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The red light ahead of Joel Barnes at 20th and Market might as well be green or yellow. Or hell, it could be purple. The lights never matter. He sees pedestrians walking in a direction that generally indicates oncoming cars won’t hit him and decides to go for it.

As bicycle messengers like Barnes zip across the city delivering memos, briefs or whatever else is time sensitive and small enough to fit in a courier’s bag, they pay attention to traffic patterns, to individual cars and to people. Not to lights. In a perfect world, Barnes says, maybe they would obey stop signs and red lights — and maybe cars would share the road and people wouldn’t mindlessly jaywalk across the street. But they don’t, and so Barnes and I pedal through the red light without hesitating. Sure enough, no Ford F-150 plows into us.

Barnes is one of an estimated 30 to 40 bicycle messengers in Philadelphia. Every weekday morning you’ll see him pedaling down Market Street. His pre 9 a.m. jaunt follows a straight line from the innards of the 30th Street Station post office to the sky-high offices of buildings like the BNY Mellon Center and One Liberty Place, where clients like Goldman Sachs and Duffy & Partners need their mail earlier than a postal worker can deliver it.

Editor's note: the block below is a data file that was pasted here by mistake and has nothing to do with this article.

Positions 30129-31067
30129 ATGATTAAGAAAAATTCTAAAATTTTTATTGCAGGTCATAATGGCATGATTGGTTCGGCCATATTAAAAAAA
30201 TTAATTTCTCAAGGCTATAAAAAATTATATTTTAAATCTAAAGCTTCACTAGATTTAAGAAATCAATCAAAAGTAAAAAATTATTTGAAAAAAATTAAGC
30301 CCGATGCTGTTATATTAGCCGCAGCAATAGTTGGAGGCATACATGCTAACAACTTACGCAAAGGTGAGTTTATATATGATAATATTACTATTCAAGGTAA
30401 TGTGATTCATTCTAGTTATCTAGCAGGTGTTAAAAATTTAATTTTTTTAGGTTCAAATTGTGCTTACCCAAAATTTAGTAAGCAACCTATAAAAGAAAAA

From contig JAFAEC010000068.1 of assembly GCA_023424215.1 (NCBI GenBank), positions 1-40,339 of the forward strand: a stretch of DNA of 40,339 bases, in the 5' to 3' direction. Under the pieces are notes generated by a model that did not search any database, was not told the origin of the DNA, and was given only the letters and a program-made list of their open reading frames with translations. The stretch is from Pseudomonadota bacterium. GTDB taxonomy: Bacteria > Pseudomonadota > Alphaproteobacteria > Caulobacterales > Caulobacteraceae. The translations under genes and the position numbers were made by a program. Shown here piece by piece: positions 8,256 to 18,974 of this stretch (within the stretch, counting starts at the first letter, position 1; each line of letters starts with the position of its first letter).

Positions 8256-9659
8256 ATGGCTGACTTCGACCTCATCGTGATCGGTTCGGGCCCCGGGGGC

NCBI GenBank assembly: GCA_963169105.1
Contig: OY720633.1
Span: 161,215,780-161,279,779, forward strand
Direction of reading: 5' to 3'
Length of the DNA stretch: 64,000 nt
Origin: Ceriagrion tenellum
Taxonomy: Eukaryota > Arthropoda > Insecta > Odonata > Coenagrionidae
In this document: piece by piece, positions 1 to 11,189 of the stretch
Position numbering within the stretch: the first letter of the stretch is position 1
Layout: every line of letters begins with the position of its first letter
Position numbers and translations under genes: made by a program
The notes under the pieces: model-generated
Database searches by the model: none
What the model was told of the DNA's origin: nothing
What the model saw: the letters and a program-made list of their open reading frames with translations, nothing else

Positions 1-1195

It’s cool to see a young guy hop off his bike and then take an elevator to some of Philadelphia’s most opulent real estate and realize couriers have been doing this for decades, an ancient form of art. Problem is, something more menacing than cars and swifter than a no-brakes track bike is threatening their livelihood. That something, of course, is technology. E-filing. Philadelphia’s court system switched to it not long ago, and business plummeted — leading to far fewer courier jobs and slimmer paychecks for those who still ride.

So yes, bike messengers are in a hurry for many reasons. If they obey every stop sign and red light, that would be problem.

“You wouldn’t make any money,” Barnes says. 

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Doing 10 things at once

The average bike messenger request doesn’t call for lightning speed. Most require delivery within an hour and come with a payment of about $3.50 for the rider. But good messengers don’t settle for one ride in an hour. They wait a while after getting one assignment and hope the dispatcher for the courier service they work for as an independent contractor calls out for another delivery nearby. One job turns into three, $3.50 an hour turns into $10.50 and a leisurely ride turns lightning-quick.

“That’s the idea,” says former messenger Jorge Brito, now the with the Bicycle Coalition of Greater Philadelphia. “Always be doing 10 things at once.”